I am in the process of restoring a 38 year old Heathkit oscilloscope. I took it apart into it’s major sub assemblies. I found that the interior steel chassis had become spotted with light rust specs from the southern weather I live in. So I decided to clean and paint it. I left the wiring harness attached to the chassis as removing it would probably destroy it. So that left out any kind of sand blasting or other heavy manual cleaning.

    After some research I found a chemical Rust Reformer that Rust-Oleum makes. I used it and had good results. It goes on a bit thicker than I preferred, but I did want to kill the rust.

    At this point I was left with the question of what paint to use. As I had left the wiring harness in place I decided to hand paint it with a brush.
    Not the best choice. I had wrapped the harness with plastic as best I could but I was still concerned that spray painting would get onto the wires. So I found an oil based gray paint also made by Rust-Oleum.

    At this point I made the mistake of not thinning the paint. After painting about half of the chassis I decided I just could not get rid of brush strokes. I went on line and did more research and found I could cut the paint with acetone. This I did and thinned it by 50%. It was much easier to apply the paint to the nooks and crannies of the chassis without brush strokes being left on the surface.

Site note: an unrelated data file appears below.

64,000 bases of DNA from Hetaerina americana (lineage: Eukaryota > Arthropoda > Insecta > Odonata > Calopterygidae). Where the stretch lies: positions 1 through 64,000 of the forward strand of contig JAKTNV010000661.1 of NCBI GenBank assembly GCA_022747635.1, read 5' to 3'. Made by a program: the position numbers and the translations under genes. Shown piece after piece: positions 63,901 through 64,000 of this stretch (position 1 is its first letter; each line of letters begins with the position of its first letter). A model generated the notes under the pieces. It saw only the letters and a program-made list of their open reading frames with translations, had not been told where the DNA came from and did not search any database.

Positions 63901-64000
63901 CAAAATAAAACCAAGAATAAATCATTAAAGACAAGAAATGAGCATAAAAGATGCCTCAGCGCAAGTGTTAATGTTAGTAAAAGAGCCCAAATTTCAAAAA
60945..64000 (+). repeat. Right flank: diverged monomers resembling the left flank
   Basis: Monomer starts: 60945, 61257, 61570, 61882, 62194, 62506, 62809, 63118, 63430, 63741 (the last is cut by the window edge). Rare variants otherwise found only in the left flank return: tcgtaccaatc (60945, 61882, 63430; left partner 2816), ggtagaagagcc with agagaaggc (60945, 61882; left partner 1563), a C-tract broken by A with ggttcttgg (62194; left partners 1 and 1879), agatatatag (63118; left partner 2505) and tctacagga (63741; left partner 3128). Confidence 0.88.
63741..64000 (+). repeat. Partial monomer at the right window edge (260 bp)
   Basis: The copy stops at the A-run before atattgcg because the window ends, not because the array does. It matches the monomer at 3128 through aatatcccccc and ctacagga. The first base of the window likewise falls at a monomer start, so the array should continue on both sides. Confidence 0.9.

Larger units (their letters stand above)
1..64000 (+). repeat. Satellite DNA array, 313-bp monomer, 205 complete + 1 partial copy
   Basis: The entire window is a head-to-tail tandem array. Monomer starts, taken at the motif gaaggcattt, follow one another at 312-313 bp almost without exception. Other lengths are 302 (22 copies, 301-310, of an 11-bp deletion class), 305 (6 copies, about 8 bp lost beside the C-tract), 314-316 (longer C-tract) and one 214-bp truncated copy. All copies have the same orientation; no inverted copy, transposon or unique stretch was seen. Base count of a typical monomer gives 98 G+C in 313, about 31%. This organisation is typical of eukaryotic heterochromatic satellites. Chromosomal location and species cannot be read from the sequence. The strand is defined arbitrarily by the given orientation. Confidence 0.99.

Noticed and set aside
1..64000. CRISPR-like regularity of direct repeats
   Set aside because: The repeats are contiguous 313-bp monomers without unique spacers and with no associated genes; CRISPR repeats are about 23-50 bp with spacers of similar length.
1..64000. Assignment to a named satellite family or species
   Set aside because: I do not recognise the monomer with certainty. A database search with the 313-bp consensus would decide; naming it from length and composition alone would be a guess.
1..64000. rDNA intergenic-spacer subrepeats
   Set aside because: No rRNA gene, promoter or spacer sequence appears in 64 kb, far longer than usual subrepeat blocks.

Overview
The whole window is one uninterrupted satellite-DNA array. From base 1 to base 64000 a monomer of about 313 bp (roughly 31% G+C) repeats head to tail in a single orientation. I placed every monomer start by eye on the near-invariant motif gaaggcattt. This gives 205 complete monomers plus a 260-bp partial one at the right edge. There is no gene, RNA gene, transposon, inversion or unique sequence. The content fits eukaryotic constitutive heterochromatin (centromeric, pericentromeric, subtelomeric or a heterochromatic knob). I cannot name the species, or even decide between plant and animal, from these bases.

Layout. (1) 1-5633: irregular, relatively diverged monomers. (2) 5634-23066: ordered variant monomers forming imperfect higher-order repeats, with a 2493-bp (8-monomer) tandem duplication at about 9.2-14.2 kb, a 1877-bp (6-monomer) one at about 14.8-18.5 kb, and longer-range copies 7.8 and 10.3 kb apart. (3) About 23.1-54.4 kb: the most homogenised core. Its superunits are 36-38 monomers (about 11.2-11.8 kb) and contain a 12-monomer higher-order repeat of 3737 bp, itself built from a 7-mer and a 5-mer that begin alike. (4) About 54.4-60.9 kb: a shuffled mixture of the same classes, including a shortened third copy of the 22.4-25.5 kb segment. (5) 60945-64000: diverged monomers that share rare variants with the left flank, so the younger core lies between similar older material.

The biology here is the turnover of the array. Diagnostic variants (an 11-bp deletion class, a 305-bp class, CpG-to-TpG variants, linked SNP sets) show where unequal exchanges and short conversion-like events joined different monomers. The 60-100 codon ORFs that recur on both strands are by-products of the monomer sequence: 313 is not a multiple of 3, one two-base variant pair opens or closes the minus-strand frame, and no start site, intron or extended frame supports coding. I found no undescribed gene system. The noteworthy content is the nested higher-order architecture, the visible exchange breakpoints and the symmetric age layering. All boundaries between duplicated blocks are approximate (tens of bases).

It’s not the Mona Lisa but it’s usable and as it’s inside the scope nobody will see it. Next time I will commission my son the professional painter to do the job. He owes me for a few thousand favors!

    • I try not to do chassis paint, although there is a hallicrafters ham and gen coverage receive circa the art deco period that has an all gray interior…my thing is dieselpunk ssb radio gear.
      Point is, make sure that you don’t screw up any chassis grounding with paint. One can be impressed with some of the older gear by just refreshing the grounds (wiggle, twist, retighten all ground lugs) and replace all the electrolytic caps in the supply – they dry out over time and tend to short closed which kills transformers in older gear…

      • Thanks!!